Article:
The following information is provided by the American Public Health Association:
How prepared are you and your community for an emergency or disaster? According to a 2007 poll from APHA, most Americans are not prepared for a public health crisis. That’s why APHA is raising awareness about community preparedness during National Preparedness Month in September.
No matter where you live, there is always a possibility of a public health emergency, from earthquakes and hurricanes to infectious disease or terrorism. So what can you do? First, assess how prepared you and your family are: Do you have an emergency plan? A three-day supply of food and water? Where would your family meet during a disaster if they could not go home? How would you leave town if you had to evacuate? Check out these planning tips and information on emergency stockpiling for help in getting yourself and your family prepared.
Once you are up to date, bring the Get Ready message to your community during National Preparedness Month. Here are a few ideas:
* Sponsor a preparedness talk at your local senior center or hold a community meeting. Invite someone from your local health department or American Red Cross to be a speaker.
* Insert preparedness planning materials into your church or religious organization’s bulletin, and post information at your library.
* Work with a local grocery store to promote preparedness and stockpiling to shoppers through displays or fliers. Pass out shopping lists of what people should have to be prepared.
Thanks to your help and Get Ready events held around the country, we’ll all be better prepared!
APHA has provided additional preparedness Public Service Announcements for use during National Preparedness Month. Click any of the following titles to view the PSAs.
? September is National Preparedness Month
? “Set Your Clocks, Check Your Stocks” Coming up Nov. 2
? Habla Espanol? “Get Ready” Helping Handouts Available in Spanish
? Don’t Forget to Get Your Annual Flu Shot!
If you are attending APHA’s Annual Meeting, Oct. 25-29, in San Diego be sure to check out the following sessions:
Town Hall Breakfast: Pandemic Flu and Community Resilience – Tuesday, Oct. 28, 7:30 a.m.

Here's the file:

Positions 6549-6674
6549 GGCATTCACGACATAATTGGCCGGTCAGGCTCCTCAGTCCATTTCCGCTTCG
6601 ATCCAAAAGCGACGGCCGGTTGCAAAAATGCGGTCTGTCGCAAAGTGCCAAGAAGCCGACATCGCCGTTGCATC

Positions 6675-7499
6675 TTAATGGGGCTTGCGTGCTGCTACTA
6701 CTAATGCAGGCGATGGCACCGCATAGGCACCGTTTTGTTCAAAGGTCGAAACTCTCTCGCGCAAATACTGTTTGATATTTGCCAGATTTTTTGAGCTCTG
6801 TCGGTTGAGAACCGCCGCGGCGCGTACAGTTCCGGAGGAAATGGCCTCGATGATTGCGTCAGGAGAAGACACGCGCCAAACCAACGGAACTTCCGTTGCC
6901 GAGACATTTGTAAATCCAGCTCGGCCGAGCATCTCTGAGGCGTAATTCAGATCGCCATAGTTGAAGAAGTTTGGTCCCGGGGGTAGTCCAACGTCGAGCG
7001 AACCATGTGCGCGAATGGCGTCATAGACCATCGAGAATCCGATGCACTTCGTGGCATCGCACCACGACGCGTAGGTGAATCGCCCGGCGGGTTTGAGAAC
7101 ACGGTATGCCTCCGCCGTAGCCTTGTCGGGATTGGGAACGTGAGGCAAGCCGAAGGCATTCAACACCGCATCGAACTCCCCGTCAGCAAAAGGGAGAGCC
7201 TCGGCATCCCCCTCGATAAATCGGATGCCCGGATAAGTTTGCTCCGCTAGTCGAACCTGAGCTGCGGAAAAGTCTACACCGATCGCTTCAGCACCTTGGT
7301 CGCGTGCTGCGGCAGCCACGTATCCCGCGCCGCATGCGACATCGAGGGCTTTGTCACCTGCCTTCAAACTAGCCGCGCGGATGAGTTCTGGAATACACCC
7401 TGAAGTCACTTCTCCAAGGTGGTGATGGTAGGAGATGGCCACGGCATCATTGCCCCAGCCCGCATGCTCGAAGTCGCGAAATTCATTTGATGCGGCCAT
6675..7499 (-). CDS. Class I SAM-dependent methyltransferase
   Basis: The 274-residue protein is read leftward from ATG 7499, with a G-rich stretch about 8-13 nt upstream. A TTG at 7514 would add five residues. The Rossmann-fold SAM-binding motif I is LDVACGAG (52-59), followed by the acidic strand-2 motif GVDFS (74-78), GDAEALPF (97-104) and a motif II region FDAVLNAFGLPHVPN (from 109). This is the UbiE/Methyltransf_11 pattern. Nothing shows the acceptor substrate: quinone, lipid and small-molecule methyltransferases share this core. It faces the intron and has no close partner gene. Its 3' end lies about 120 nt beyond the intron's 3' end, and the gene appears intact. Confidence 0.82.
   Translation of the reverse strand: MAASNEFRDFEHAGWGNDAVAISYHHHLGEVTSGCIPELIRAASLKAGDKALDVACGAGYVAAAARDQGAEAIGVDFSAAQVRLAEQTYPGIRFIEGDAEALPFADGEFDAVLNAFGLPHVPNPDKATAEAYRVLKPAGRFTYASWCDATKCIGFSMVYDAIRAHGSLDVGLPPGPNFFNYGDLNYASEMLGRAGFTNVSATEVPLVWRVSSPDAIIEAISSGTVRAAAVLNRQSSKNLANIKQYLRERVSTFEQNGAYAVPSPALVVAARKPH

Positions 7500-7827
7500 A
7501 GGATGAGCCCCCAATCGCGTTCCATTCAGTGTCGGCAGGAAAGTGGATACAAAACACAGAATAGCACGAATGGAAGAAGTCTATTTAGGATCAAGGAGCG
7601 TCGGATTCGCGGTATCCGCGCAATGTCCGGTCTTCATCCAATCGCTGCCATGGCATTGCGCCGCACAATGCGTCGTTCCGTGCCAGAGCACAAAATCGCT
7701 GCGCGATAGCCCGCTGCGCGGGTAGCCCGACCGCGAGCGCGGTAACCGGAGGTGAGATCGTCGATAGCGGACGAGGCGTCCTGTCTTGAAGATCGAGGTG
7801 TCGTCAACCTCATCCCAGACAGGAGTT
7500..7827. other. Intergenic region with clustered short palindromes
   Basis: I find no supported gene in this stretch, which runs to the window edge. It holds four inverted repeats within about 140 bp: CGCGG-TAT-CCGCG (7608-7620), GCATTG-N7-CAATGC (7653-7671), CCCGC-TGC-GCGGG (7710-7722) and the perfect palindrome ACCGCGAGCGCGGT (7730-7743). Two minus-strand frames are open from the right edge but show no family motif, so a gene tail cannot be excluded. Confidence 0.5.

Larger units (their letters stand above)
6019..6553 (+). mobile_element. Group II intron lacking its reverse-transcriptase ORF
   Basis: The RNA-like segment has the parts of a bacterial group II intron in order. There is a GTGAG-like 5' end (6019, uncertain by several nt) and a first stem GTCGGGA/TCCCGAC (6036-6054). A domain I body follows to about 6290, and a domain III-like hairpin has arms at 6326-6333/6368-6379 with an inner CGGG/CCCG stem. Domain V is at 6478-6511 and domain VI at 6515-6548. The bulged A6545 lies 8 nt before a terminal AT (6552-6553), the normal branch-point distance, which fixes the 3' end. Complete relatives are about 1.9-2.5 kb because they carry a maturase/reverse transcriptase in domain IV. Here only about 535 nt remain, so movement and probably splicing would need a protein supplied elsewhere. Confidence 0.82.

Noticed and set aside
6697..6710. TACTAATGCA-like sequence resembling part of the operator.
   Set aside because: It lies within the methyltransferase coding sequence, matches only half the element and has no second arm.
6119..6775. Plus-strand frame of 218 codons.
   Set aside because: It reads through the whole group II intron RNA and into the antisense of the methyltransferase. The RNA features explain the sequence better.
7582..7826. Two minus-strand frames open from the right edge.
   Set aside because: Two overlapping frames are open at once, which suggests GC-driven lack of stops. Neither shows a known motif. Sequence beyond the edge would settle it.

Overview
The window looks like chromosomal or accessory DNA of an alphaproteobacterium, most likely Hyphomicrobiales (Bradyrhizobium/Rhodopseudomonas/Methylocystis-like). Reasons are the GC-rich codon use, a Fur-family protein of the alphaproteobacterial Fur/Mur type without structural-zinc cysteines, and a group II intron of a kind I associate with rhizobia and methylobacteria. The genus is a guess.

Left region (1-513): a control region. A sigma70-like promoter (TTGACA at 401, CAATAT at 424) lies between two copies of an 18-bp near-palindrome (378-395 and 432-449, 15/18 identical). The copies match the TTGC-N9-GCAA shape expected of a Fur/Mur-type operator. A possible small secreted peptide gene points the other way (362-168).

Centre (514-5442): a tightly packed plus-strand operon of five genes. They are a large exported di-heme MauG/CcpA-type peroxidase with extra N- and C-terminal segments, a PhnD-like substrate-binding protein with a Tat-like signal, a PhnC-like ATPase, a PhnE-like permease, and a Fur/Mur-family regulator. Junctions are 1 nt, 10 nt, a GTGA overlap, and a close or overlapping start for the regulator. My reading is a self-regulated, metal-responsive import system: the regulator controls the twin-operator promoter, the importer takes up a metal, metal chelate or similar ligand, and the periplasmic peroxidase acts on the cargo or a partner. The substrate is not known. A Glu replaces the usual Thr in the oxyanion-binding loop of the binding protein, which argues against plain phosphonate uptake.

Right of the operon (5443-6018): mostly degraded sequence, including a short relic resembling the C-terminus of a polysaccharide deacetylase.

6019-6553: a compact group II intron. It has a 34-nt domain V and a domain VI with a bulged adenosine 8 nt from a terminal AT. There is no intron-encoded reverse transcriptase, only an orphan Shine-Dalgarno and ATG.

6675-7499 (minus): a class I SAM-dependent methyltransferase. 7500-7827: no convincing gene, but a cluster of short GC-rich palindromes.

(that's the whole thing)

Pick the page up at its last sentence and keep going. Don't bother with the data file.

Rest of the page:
This fast-moving, facilitated session will examine important questions on pandemic flu, including:
* What has the public health sector learned about the pandemic influenza challenge?
* What inroads and innovations can we point to in terms of community pandemic planning?
* What insights have emerged regarding empowering individuals and families to prepare for pandemic conditions?
* What strategies are available to prepare vulnerable populations for a potential pandemic?
* In broad strokes, what should the priorities be in fashioning a more realistic policy agenda for national pandemic preparedness?
Spanning Borders: Thinking Globally About Animal and Human Health – Monday, Oct. 27, 8:30 a.m.
This session will discuss the convergence of human and animal health and the implications for public health today and tomorrow.
* The presentation will introduce the concept of “One Health” and discuss how this construct and mindset will be necessary to address the new threats to our health now being generated by the convergence.
* A land grant university will share a comprehensive distillation of current science as well as on-the-ground experience in taking the concept to third world situations.
* A major public health school in the United States will share its experience working with the 1890 land grand extension programs to reach minority populations throughout the South.
* A state public health association will discuss both national efforts as well as its own efforts to reach out to citizens and policy-makers to disseminate preparedness messages for emerging infectious diseases.
Lessons Learned: Perspectives from Community, Agency and Academic Partners in Promoting Preparedness in Underserved and Disenfranchised Communities – Tuesday, Oct. 28, 12:30 p.m.
While the threat of a new and emerging disease pandemic affects us all, communities in the United States that are underserved and disenfranchised face an increased risk due to social, economic and health factors. In this regard, disparities for these populations can result in differential preparedness for public health emergencies.
To address this concern, the University of South Carolina’s Arnold School of Public Health and the Institute for Partnerships to Eliminate Health Disparities are working in partnership with the Cooperative Extension Programs of 1890 Land-grant Institutions to Mobilize Against Threats to Community Health. Come to this session to hear about lessons learned in this project, including the importance of designing a program with the flexibility of meeting both partnering institutions and community members where they are in the preparedness process.
Visit the Get Ready Booth at the APHA Annual Meeting
Come visit the Get Ready Booth in the Public Health Expo at the 136th APHA Annual Meeting in San Diego. There will be educational materials in English and Spanish and fun giveaways. Come check us out at booth 2130, close to the Everything APHA exhibit area.
Tell us! Send your comments, questions, suggestions and ideas to email@example.com or call (202) 777-2742.
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